The online advertising industry is fast-paced and always changing. It is filled with different options and features that can sometimes get confusing. It is very important to get to know the different tools we have at our disposal. This is the only way we can choose what is best for our campaigns.
Today, we are going to discuss the difference between Display Network advertising and Programmatic advertising. Let’s dive right in!
First, let’s discuss the Display Network. Display ads show up as banners of different sizes, given to audiences through different networks. The Google Display Network (GDN) is one of the most well-known. Advertisers can also work with Yahoo, Bing, and dozens of other options. However, it is reported that the GDN includes over two million websites, which are used by about ninety percent of global internet users. Since Google owns so many sites, you have the option of showcasing your ads on many websites, including YouTube.
Programmatic advertising is not an ad network. It involves buying and selling advertising through an automated bidding process. There are two sides to this process, the Demand Side Platform (DSP) and the Supply Side Platform (SSP). DSP’s function as the ad buyers and bid on placements provided by the SSP’s, the sellers.
This is almost the same process that the Google Display Network uses but Programmatic advertising removes Google as a middleman. You can still decide to access Google’s ad network. So, Programmatic advertising is more like a method of purchasing ads that involves exchanges. While Display advertising takes place on a closed network.
Here is a visual from our friends at utbrain providing an overview of the differences in using either Programmatic or Display:
The main differences we’ll be discussing today are the types of ads, audience reach, and costs that come with Display vs. Programmatic.
First off, a major difference is in the types of ads that can be used. Even though both platforms give advertisers a variety of options for their ads. Programmatic is unique in that native Programmatic ads don’t look like ads, while display ads do. What does this mean? We’ve discussed in past articles that people are tired of receiving daily doses of ads while they’re surfing the web. People don’t even pay attention to ads most of the time. Native advertising, however, blends ads into the design of a webpage so they don’t look like ads. This solves the problem of banner blindness and can lead to greater engagement with the ad.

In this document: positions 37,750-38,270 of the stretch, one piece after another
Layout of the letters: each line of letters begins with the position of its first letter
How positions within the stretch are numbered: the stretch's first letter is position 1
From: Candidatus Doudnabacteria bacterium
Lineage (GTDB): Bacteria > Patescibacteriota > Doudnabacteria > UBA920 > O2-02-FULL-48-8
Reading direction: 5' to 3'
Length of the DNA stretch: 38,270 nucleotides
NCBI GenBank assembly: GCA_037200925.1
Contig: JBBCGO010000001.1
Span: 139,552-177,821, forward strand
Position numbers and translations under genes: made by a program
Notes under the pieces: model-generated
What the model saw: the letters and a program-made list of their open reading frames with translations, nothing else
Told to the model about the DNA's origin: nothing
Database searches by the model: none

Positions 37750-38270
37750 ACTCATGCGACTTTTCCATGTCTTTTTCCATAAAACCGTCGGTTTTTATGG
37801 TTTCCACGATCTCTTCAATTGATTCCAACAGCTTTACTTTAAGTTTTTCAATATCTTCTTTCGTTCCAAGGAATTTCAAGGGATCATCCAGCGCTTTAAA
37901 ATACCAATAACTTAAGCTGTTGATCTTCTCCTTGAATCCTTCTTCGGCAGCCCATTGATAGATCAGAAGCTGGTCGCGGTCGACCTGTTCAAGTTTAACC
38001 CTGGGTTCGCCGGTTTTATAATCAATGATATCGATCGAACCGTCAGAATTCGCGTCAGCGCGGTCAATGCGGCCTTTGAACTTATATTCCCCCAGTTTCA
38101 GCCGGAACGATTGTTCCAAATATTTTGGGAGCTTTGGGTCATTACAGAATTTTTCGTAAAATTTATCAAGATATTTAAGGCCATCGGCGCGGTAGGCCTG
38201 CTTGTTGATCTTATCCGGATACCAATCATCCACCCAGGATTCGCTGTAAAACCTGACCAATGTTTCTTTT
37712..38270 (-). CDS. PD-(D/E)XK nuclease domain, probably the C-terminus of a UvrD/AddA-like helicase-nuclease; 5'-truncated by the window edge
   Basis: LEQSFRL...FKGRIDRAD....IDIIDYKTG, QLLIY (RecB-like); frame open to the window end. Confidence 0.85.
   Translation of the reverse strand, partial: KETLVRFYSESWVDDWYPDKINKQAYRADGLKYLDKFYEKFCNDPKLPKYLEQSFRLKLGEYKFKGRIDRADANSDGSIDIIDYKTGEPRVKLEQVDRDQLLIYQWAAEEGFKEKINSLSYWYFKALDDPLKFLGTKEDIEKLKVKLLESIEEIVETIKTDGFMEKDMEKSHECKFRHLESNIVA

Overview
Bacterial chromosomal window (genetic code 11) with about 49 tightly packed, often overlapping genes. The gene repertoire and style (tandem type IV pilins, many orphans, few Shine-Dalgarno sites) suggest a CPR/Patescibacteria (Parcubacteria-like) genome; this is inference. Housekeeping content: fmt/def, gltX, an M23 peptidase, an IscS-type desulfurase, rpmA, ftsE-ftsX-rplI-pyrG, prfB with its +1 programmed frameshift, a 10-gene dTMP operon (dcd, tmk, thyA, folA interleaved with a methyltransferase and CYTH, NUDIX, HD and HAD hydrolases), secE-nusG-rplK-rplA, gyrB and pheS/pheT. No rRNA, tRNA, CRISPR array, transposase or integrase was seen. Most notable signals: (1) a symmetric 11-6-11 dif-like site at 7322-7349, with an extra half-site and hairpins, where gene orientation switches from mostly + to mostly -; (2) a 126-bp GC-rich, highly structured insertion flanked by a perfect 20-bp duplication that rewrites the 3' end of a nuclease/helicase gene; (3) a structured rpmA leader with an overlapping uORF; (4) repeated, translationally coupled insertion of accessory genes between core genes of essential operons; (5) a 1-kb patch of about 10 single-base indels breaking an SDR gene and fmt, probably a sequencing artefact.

When thinking about audience reach, it is important to consider that Display ads involve the use of a closed network. Even though they are huge, considering the information we read about Google earlier in this article, it is limited to the websites that are part of the network. Since Programmatic advertising is not limited to a specific network, it opens the option of using multiple ad exchanges, expanding reach.
Finally, it is always important to think about the cost. Talking about the Google Display Network specifically, advertisers can make use of different bidding strategies. These strategies include Cost Per Thousand Impressions (CPM), Cost Per Acquisition (CPA), and Cost Per Click (CPC). On the other hand, Programmatic advertising only makes use of CPM. And as our friends at noblestudios mention, “most third-party audience lists will have a mark-up on the CPM to use their lists.” This can lead to an increased minimum spend per month.
We have discussed some key points involving the differences between Display and Programmatic but this is by no means comprehensive. We encourage you to look into the features that will dictate what works best for your campaign’s needs. Remember, as always, the most important thing is to try things out and see what works best for you!
Do you have any thoughts on the differences between Display and Programmatic? We’d love to hear them!